Manuscript of the Month: Grafton Street (WSC/Maps/564)

Printer-friendly version

WSC Map 564 detailThis map is what we would now call the development plan for what became Grafton Street. The plan is by the Dublin City Surveyor, John Greene, to the scale of 10 feet to an inch and it is dated 17 January 1680. At that date, Grafton Street was a humble country lane, linking the two open spaces of St Stephen’s Green and Hoggen Green.  There was even a municipal dung-heap, known as ‘The Pound’ at the end of the lane.  The Dublin City Assembly’s plan envisaged a new street to be 46 feet wide, with removal of The Pound. As yet the new thoroughfare had not got a name – it would eventually be called after the Duke of Grafton, an illegitimate grandson of Charles II.

There are two aspects of particular interest in this map.  The first is ‘Mr Burnyates’ House and Garden’ which was situated roughly where Marks and Spencer is today.   Thomas Burnyates was a Quaker merchant and his house – really it was more like a three-storey mansion – was built in the cage-work style which was so popular in Dublin in the late 16th century.   These cage-work houses were stoutly built from Irish oak and the last surviving specimen, at the corner of Castle Street and Werburgh Street, was demolished by order of the Wide Streets Commission in 1812.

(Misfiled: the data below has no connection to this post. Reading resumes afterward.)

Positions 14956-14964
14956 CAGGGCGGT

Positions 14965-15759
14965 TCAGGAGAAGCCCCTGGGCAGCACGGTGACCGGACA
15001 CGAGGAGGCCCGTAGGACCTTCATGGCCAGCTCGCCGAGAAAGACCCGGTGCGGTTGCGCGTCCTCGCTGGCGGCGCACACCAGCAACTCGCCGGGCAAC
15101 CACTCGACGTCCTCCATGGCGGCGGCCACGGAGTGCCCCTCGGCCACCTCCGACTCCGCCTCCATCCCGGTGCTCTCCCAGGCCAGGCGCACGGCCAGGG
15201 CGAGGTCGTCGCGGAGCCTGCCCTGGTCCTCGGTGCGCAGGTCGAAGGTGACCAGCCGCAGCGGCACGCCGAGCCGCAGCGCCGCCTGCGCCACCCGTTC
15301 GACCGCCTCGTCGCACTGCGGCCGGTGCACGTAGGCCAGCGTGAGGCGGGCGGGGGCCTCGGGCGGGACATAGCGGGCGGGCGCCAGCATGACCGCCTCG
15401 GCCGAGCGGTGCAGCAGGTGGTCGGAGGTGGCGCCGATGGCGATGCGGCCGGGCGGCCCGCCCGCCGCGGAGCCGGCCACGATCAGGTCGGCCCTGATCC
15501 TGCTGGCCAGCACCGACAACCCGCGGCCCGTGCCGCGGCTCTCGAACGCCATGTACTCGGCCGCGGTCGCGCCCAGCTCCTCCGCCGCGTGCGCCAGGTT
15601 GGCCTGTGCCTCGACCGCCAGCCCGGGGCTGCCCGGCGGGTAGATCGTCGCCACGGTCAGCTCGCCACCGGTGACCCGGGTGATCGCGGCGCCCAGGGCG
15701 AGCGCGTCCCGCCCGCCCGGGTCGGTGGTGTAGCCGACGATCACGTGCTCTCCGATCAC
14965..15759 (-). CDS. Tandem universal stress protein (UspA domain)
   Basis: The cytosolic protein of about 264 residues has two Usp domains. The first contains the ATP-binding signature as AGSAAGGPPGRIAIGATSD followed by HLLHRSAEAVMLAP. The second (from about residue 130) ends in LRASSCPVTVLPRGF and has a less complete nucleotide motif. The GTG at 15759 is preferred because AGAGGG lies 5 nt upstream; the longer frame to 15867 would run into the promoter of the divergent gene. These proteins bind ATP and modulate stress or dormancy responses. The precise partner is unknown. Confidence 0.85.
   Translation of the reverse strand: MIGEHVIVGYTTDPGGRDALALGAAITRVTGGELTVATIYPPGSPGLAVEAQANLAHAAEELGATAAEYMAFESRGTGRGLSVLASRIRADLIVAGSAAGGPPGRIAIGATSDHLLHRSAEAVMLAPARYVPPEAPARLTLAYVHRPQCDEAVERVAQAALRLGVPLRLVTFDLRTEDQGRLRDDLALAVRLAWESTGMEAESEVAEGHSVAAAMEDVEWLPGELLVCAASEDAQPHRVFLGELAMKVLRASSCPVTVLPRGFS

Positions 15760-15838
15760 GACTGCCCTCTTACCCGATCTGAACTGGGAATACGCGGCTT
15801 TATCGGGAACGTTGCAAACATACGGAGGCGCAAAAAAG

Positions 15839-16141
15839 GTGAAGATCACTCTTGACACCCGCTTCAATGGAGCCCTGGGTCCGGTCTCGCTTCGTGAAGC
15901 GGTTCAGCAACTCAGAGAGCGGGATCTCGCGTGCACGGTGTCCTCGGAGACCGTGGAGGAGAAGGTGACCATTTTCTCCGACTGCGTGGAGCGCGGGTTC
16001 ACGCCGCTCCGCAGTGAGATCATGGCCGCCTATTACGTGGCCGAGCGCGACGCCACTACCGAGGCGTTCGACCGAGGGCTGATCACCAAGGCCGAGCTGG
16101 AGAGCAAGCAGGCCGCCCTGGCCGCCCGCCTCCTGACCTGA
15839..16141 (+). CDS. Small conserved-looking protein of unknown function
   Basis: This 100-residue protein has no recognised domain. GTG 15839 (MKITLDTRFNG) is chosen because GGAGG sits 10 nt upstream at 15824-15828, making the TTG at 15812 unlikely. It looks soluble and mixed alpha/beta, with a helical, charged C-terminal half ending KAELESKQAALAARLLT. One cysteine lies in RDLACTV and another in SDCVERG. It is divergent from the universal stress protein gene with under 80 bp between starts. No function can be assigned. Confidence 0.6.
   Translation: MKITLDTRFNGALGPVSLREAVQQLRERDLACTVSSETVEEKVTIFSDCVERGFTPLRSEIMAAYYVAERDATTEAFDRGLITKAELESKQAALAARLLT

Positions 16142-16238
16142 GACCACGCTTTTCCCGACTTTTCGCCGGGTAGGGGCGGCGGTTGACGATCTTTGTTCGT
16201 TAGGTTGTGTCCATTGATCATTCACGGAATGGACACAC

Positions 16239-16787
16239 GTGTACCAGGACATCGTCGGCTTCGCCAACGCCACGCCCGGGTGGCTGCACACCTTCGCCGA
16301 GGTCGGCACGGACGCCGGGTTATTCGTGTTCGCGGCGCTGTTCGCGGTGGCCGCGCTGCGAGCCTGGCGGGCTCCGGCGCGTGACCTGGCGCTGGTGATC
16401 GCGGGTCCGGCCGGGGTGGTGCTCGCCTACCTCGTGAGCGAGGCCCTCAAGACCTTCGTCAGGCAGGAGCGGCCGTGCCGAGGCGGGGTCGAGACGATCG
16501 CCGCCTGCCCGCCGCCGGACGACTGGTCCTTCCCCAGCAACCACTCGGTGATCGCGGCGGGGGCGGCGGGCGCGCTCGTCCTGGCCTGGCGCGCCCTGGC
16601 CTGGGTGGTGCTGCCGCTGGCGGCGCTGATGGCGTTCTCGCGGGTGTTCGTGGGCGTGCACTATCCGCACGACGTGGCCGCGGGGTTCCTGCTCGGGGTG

WSC Map 564 East side of Grafton Street, 1680

WSC Map 564 East side of Grafton Street, 1680 (click to enlarge)

The second point of interest is the compass pointer.   The present convention, whereby the compass points north to the top of the map, came into being in the mid-18th century.  Before that, the cartographer could select his own direction.  Here, John Greene is showing north to the left hand side of the map with south to the right; east is to the top and west to the bottom.

This map was appropriated by the Wide Streets Commission to facilitate its work on Grafton Street in the early 19th century – this explains its WSC reference number.   A note also regarding the date: the British Isles had not adopted the Gregorian Calendar but remained with the Julian Calendar, where new year’s day took place on 25 March.  The date given on the map, January 1680, would therefore read January 1681 under present-day conventions.

Manuscript of the Month

Each month, Dublin City Archives will be showcasing a manuscript from their collections on our blog. Check back next month for the next instalment!

 

Add new comment

Feedback